Arlington, Virginia — With great dignity and poignancy, the nation paid its last respects Friday to Colonel Carl Karst, a moment delayed and denied for 25 years.
Karst, an Air Force colonel and a native of Barton County, Kansas, died in a plane crash in Vietnam in 1968. But two decades passed until his remains were returned to this country, were positively identified, and a burial was arranged.
On a golden autumn morning Friday at Arlington National Cemetery, the moment for that last salute finally arrived. Karst's wife and their three children now adults with children of their own watched as Karst's flag-draped casket was solemnly carried by horse-drawn caisson to be buried on American soil. Four US Air Force F-16 jets roared overhead in the Missing Man formation.
“Everyone, I think, was moved by the military ceremony, the flyover, the band; all of it together was just such a solemn and dignified way of bringing closure to a time that has been full of all kinds of emotions,” said Ruth Nelson, Karst's widow who has since remarried.
Accompanying Karst's immediate family were relatives from throughout Kansas. Family friends. Old Air Force buddies. Newer friends from MIA groups. And an old neighbor from long ago, Bob Dole from nearby Russell, now a U.S. Senator. If the burial resurrected some pain, the greater feelings seemed to be those of gratitude. Finality. And peace.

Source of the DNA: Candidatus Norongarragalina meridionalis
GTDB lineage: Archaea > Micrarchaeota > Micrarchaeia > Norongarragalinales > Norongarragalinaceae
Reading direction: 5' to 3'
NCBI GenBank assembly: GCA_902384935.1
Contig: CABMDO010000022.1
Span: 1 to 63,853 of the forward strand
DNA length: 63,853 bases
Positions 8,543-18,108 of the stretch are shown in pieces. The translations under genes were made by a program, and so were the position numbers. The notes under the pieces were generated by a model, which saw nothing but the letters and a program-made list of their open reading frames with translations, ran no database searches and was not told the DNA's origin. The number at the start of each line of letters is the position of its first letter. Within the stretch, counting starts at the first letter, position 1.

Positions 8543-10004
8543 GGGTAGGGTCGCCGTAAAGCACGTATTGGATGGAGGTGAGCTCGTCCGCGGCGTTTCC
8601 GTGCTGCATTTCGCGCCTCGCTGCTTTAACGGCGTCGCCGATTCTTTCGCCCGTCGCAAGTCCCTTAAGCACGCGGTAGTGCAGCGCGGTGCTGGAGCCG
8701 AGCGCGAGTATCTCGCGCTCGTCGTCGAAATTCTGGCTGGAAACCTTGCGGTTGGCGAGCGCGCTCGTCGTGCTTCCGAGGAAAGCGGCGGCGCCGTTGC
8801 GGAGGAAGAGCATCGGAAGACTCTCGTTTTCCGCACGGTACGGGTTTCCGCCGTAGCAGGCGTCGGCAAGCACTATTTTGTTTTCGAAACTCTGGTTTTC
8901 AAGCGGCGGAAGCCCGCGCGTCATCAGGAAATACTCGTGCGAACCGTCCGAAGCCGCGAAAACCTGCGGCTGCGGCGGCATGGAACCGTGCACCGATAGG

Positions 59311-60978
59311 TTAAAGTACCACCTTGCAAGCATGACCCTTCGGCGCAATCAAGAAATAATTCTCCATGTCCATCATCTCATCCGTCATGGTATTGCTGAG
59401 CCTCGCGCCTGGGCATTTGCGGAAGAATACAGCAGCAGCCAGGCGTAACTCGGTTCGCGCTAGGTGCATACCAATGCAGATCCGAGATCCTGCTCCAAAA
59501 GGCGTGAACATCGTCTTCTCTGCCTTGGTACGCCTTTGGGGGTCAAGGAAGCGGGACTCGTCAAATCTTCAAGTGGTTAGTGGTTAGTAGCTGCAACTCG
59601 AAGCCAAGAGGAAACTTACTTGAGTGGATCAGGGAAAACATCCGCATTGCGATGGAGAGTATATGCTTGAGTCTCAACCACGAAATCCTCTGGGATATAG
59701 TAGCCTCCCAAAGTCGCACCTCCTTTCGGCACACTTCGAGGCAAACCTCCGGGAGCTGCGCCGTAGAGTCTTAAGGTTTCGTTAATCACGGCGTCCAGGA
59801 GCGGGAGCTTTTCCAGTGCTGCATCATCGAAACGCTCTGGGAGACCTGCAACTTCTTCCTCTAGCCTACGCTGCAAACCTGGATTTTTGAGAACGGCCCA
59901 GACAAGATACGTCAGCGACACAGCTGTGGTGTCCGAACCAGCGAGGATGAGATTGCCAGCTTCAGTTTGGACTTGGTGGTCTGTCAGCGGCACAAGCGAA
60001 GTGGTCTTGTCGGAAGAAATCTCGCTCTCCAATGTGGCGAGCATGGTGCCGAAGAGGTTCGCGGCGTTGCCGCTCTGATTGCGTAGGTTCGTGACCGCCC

“I know every family member feels very good about it,” Dole said after the grave-side service.
To honor its fallen comrade, the Air Force proffered the special majesty and sounds of a full military burial at Arlington National Cemetery. The clip-clop of hooves from the team of horses. The hollow cadence of drums. The mournful strains of the Air Force Hymn. The crack of a 21-gun salute. The lonely call of “Taps.” And then, silence, as the American flag was removed from the casket, folded crisply into a triangle and presented to the family. Military funerals have not greatly changed in the past 25 years, but feelings about Vietnam have. When Karst died 25 years ago, this country was bitterly divided about the costs and value of that war. And if some division remains, there is little dispute about the honor due the men and women who served their country in Vietnam, and for those who did not return.
“Regardless of the validity of the Vietnam War and we knew there was controversy the men who served in the war did so with honor and dedication,” Nelson said. Karst's dedication is reflected in his military honors, including the Distinguished Flying Cross, the Bronze Star and the Purple Heart. He was a 14-year Air Force veteran when his reconnaissance plane was shot down in 1968. He was officially listed as missing in action until 1974, when military authorities changed his legal status to killed in action. His body was returned by Vietnam in 1989, and a positive identification made this year.
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Michael Robert Patterson was born in Arlington and is the son of a former officer of the US Army. So it was no wonder that sooner or later his interests drew him to American history and especially to American military history. Many of his articles can be found on renowned portals like the New York Times, Washingtonpost or Wikipedia.
Reviewed by: Michael Howard